Over time, cryptocurrency mining becomes an increasingly expensive process, and some criminals find ways to get “coins” using other people’s resources. For example, by “planting” relevant software in pirated versions of programs, which allows you to use other people’s PC (or other devices) resources for mining. And this time it happened with Final Cut Pro.
It’s hard to find a video editor who hasn’t heard of Final Cut Pro. In one of the most popular programs for non-linear video editing from Apple, a “malware” was found that allows mining in the background, perfectly bypasses antivirus security and hides from the user.
Jamf Threat Labs reported this:
Over the past few months Jamf Threat Labs has been following a family of malware that resurfaced and has been operating undetected, despite an earlier iteration being a known quantity to the security community.
During routine monitoring of our threat detections in the wild, we encountered an alert indicating XMRig usage, a command-line crypto-mining tool. While XMRig is commonly used for legitimate purposes, its adaptable, open-source design has also made it a popular choice for malicious actors.
This particular instance was of interest to us as it was executed under the guise of the Apple-developed video editing software, Final Cut Pro. Further investigation revealed that this malicious version of Final Cut Pro contained a modification unauthorized by Apple that was executing XMRig in the background.
At the time of our discovery, this particular sample was not detected as malicious by any security vendors on VirusTotal. Since January 2023, a handful of vendors have detected the malware. However, many of the malicious applications continue to go unidentified by most vendors.
And such a “gift” was hidden in the distribution of a well-known “supplier” on the Pirate Bay, which also offers Photoshop and Logic Pro.
According to Jamf Threat Labs, this is the third version of such a mining malware. The first obtained the necessary rights through the Launch Daemon, which required a user password. The second one used Launch Agent, but it only worked when the infected program was also running. The third went much further:
When the user double-clicks the Final Cut Pro icon, the trojanized executable runs, kicking off the shell calls to orchestrate the malware setup. Contained within the same executable are two large base64 blobs that are decoded via shell calls. Decoding both of these blobs results in two corresponding tar archives.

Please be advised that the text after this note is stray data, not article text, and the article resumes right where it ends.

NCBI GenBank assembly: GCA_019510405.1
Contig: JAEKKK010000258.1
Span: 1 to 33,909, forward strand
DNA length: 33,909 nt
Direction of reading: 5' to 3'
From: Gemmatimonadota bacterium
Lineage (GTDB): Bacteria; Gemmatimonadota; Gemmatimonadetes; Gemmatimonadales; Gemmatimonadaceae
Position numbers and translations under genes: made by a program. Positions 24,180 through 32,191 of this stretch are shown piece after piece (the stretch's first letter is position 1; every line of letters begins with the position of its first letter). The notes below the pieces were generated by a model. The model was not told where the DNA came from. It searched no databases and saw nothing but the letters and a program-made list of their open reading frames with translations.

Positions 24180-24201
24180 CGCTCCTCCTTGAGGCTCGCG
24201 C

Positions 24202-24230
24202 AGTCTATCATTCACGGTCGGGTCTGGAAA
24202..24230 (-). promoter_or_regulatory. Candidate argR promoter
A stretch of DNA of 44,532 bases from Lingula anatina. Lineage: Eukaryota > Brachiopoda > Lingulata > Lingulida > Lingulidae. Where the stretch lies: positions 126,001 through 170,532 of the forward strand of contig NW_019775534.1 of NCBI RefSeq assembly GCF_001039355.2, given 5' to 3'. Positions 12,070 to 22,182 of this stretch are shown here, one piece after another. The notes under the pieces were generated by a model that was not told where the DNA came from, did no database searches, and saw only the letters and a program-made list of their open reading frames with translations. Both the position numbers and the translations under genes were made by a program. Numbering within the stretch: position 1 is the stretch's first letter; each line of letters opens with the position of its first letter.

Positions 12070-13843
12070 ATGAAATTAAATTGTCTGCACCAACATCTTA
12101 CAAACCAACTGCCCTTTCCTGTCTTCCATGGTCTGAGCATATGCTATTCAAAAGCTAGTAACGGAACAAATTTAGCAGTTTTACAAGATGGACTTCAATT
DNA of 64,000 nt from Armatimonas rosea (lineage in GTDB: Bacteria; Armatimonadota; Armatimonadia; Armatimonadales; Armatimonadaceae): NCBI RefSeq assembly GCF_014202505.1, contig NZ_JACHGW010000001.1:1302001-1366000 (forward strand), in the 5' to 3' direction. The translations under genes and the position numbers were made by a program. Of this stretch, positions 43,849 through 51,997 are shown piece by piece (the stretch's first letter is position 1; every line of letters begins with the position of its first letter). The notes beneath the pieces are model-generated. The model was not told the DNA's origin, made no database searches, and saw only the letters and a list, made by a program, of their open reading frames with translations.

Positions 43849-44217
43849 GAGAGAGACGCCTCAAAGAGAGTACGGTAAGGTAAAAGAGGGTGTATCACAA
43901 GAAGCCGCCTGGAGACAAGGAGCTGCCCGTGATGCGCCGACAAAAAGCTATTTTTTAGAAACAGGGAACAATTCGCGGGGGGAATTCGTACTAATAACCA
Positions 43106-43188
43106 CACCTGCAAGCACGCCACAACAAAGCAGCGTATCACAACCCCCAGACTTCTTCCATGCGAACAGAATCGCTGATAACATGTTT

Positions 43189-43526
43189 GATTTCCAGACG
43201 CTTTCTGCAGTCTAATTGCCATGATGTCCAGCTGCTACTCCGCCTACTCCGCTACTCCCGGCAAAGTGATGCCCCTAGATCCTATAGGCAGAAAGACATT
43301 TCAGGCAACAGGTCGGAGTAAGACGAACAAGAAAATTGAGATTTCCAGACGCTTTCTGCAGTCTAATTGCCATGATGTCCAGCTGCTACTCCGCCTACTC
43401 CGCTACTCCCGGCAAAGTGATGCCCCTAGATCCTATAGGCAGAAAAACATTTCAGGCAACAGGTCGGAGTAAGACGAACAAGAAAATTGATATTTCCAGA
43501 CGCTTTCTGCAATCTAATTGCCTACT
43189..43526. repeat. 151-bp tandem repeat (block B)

One contains a working copy of Final Cut Pro. The other base64 encoded blob decodes to a customized executable responsible for handling the encrypted i2p traffic. Once the embedded data has been decoded from base64 and unarchived, the resulting components are written to the /private/tmp/ directory as hidden files.
After executing the i2p executable, the setup script uses curl over i2p to connect to the malicious author’s web server and download the XMRig command line components that perform the covert mining. The version of Final Cut Pro that is launched and presented to the user is called from this directory and eventually removed from the disk.
The mining malware also checks every three seconds whether the Activity Monitor is running. As soon as it sees its launch, it stops all “illegal” processes. What’s more, it also renames the processes to those performed by Spotlight (search in macOS), which should not cause suspicion to the user if they see them. And with the next launch of the infected program, mining will start again.
Apple also commented on this case:
We continue to update XProtect to block this malware, including the specific variants cited in JAMF’s research. Additionally, this malware family does not bypass Gatekeeper protections.
The Mac App Store provides the safest place to get software for the Mac. For software downloaded outside the Mac App Store, Apple uses industry-leading technical mechanisms, such as the Apple notary service and XProtect, to protect users by detecting malware and blocking it so it can’t run..
Protection in macOS Ventura has been significantly improved, because Gatekeeper checks the software not only at the first launch, but also after it. But there have already been versions of Photoshop that bypassed this too.
According to Jamf, such cases should be expected more and more, because the performance of Macs with Apple Silicon makes these computers a treat for cryptominers.